KidsView  | The Adventist Review for kids and those who always will be kids at heart | March 2015

When Crystal Learned a Lesson

Melissa Perez Oretade

Crystal loved school very much. Every night she put her homework in to her backpack and selected an outfit to wear the next day.  Every morning she woke before everyone else and got herself dressed. Her favorite place in the whole wide world was her classroom.

At school Crystal quietly read books to herself during silent reading time. She sat crisscross applesauce on the rug during lessons, and her hand was first in the air to answer every question. She completed all assignments and checked her work, making sure there were no mistakes. She followed the rules and never got in trouble. Crystal knew she was the perfect student.

One evening before bedtime, Crystal’s father asked her to bring her homework to him to check it over, but she was apprehensive. “Daddy, are you sure you’ll remember to put my homework back into my backpack when you are done checking it?” “Yes, sweetie, I’ll try my best to remember, but you should double-check just in case. Now off to bed—it’s past your bedtime.”

That night it snowed. It covered the grass and the streets; it covered the branches and the cars. When Crystal awoke, the sky was gray, the world was white, and she wondered if she would see her teacher.  Crystal yelled, “Mommy, is there school today?”  

Quickly, her mother entered the room.  “Yes, Crystal, there is school, but it’s delayed.  Get dressed and eat your breakfast.  I’ll see if I can get a neighbor to give us a ride so that we don’t have to walk.  It is very cold outside.”

After breakfast Crystal put on her favorite sweater with the kitty on it and her red corduroy pants. She put on two pairs of socks and her black winter boots.  Then, she went to the closet to find her hat and mittens. She grabbed her pink, puffy coat, and when everything was on, only her eyes, cheeks, and nose were visible. She sat on the couch, a little hot, a little sweaty, but ready. All she needed was her backpack.  

Crystal sprang up from the couch and ran to her parents’ room. As she reached for her backpack, her mother called, “Our ride is outside, so it’s time to go.” Crystal ran out of her parents’ room, through the hall, into the living room, and out the front door.  

As the car turned into the parking lot of school, Crystal looked down at her backpack. “Before I go inside, I should check to see if Daddy put my homework back into in my backpack,” she thought.  Crystal reached for her bag, pulled it up and placed it on her lap.  She opened the large pouch, but there was nothing inside.  She unzipped the smaller pouch; still there was nothing.  As the car stopped, she became frantic. “Mommy, my homework isn’t in my backpack!  I can’t go to school if I don’t have my homework! What would my teacher think?”  

            Crystal’s mother tried to reason with Crystal,  “Honey, you’ve never forgotten your homework.”  Crystal began to cry.  “You’re a good student. Your teacher won’t mind if you miss one day.”  Her crying became louder.  “You can bring it in tomorrow; it’ll be OK.”  Her sobs turned into screams.  “These nice people are helping us by giving us a ride. It’s time to go inside.”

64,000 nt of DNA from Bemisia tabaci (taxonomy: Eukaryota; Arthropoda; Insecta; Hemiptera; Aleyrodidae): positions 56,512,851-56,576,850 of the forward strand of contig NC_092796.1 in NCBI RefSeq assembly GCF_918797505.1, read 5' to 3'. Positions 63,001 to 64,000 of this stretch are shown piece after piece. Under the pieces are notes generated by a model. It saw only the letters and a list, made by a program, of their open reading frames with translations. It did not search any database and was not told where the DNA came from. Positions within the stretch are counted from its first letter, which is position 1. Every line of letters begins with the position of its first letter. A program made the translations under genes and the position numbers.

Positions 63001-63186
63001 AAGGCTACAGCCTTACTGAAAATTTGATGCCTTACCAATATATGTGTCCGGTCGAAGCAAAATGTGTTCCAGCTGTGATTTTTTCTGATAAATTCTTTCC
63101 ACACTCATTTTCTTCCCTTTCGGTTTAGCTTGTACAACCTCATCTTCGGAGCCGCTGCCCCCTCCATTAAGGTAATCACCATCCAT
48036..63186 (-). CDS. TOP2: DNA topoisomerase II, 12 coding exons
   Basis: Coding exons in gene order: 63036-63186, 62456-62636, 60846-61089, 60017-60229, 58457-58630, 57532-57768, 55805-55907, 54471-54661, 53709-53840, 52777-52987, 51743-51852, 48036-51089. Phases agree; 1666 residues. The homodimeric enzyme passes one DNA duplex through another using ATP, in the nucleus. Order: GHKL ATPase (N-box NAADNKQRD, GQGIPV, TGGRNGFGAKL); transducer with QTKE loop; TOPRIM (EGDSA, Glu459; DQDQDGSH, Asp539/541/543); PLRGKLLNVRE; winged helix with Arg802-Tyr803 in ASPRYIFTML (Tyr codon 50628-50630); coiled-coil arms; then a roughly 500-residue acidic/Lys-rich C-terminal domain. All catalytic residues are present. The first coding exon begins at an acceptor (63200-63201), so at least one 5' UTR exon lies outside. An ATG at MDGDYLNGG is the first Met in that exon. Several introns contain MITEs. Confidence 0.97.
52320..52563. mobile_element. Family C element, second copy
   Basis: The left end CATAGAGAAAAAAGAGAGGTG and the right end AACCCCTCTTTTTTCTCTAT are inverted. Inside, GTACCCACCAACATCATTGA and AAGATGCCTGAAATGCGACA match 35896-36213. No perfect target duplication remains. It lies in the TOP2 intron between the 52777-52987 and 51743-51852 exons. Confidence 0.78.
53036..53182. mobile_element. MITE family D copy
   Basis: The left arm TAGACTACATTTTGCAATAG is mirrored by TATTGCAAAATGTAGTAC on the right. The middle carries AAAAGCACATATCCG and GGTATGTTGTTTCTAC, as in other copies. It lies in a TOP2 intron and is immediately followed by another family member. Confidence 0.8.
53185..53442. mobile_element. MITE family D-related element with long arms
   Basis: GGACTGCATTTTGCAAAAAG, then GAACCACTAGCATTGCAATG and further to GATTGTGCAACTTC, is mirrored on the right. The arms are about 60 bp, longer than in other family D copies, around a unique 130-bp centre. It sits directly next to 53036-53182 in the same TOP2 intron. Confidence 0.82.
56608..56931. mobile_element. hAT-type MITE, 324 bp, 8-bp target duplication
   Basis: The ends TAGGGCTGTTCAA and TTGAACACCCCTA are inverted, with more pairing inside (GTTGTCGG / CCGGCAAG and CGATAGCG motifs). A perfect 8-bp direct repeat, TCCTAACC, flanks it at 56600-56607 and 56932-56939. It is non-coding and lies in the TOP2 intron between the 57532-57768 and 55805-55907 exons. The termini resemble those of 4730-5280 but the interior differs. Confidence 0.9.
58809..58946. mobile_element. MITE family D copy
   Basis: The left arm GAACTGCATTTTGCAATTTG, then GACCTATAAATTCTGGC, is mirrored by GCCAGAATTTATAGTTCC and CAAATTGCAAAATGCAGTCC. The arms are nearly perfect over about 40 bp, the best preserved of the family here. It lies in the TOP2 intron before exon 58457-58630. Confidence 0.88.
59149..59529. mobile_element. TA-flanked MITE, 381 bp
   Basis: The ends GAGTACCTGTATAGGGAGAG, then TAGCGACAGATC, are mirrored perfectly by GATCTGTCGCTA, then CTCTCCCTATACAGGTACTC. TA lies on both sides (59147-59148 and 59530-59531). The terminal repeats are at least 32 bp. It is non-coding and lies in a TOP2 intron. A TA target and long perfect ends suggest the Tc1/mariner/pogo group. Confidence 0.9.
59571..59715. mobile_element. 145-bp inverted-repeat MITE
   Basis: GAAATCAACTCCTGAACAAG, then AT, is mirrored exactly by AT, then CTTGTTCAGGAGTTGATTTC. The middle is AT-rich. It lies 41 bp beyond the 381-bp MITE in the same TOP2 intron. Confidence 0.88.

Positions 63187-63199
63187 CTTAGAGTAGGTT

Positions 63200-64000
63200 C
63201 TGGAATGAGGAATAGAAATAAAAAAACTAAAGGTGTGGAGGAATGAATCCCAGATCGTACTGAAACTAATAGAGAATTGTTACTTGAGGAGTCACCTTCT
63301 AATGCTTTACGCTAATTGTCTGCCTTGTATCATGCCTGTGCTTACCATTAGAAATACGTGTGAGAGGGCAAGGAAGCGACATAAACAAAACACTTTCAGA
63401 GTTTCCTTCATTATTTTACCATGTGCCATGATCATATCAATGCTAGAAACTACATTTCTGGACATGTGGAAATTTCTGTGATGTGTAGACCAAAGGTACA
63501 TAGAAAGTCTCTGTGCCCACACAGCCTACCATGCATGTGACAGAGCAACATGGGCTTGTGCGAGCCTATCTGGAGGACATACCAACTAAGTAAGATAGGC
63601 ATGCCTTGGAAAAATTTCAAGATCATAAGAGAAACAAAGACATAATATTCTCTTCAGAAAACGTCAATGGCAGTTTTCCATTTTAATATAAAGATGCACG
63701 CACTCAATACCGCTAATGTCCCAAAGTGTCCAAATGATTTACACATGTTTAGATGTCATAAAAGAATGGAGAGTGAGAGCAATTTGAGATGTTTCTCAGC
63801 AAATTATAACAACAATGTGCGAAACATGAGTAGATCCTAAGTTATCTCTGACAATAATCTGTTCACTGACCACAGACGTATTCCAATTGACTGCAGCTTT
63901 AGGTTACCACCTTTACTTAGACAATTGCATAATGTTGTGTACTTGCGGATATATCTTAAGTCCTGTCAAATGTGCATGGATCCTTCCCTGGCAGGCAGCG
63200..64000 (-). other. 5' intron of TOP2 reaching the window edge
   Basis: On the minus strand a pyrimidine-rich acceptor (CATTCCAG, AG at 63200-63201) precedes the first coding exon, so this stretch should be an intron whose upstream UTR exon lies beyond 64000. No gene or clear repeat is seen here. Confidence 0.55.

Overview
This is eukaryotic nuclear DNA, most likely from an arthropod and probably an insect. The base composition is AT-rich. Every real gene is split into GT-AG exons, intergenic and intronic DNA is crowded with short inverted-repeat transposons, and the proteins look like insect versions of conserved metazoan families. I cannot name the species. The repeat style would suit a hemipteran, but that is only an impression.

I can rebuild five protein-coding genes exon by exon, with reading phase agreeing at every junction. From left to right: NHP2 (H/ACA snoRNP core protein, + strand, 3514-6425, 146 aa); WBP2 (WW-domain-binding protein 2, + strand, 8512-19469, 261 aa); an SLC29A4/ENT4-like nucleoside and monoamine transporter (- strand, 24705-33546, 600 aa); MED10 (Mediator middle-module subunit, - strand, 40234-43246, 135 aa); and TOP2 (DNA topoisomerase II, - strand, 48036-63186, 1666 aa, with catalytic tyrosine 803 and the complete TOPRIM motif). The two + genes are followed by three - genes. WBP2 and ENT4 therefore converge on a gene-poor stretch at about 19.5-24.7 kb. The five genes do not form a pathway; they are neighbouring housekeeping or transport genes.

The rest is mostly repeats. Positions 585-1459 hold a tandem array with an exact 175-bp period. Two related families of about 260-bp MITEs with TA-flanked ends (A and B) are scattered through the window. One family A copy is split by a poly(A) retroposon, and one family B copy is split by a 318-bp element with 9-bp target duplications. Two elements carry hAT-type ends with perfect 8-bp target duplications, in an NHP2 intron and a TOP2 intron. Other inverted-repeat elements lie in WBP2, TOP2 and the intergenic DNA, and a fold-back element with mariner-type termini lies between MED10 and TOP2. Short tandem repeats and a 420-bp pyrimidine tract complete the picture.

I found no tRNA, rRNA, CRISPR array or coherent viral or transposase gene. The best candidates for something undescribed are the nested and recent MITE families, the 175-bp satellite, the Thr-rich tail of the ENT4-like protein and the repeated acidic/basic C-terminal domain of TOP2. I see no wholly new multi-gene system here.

The car ride back home was silent except for Crystal’s partially muted sobs. Back inside their apartment Crystal and her mother had a serious conversation. Crystal tried to explain why she was upset, but her mother insisted it was her responsibility to be completely prepared.  “Crystal,” her mother finally said, “You were careless.  Listen, the Bible says in Galatians 6:5, “For every man shall bear his own burden (KJV).” Your teacher holds you alone accountable for your homework.”  She knew her mommy was right.  

The next morning Crystal and her mother trudged through the snow to school. As the sound of hard snow was crushed underfoot, Crystal felt nervous.  She had never missed a day and was afraid her teacher would be upset.  Upon arriving at Crystal’s classroom, her teacher bent down and asked, “Crystal, where were you yesterday?”  

Crystal looked up at her mother.  Her mother repeated, “Yes, Crystal, where were you yesterday?”  

Crystal meekly replied, “I came to school yesterday, but when I got here I realized I had forgotten my homework so I went back home.  I was afraid to come to school without it.” Compassion filled her teacher’s face, “Oh Crystal, it’s ok that you forgot your homework. I would rather you came to school without your homework, than stay home because you forgot it.”  

Crystal looked down at the floor and began to cry. Grabbing some tissue, her teacher said, “Crystal, everyone makes mistakes; everyone forgets sometimes. That’s how we learn and grow.”

While wiping her eyes, Crystal hugged her mother and teacher.  “May I go to the bathroom to wash my face?” she asked.  Receiving approval, Crystal quickly scurried down the hall. When she returned, she took out her folder with her homework. Then she took out her pencil box with her pencils, scissors, and glue.  Last, she put her backpack and coat away.  As usual, Crystal was prepared for the school day.  Sitting at the table, she remembered Proverbs 24:16, which says, “A just man falleth seven times, and riseth up again” (KJV). Crystal knew she had made a mistake, but she also knew she wouldn’t make the same careless mistake again.    

What Do They Mean?

Apprehensive (adj): scared or worried that something will happen

Careless (adj): not paying attention to what you are doing or not making sure that a task that needs to be done is done.

Meek (adj): exhibiting gentle or calm behavior.  Meekly (adverb) of Meek.

Reason (verb): to talk with another so as to influence actions or opinions

Relieved (verb): to be free from worry

Trudge (verb): to walk with a lot of effort or work

Visible (adj): all that can be seen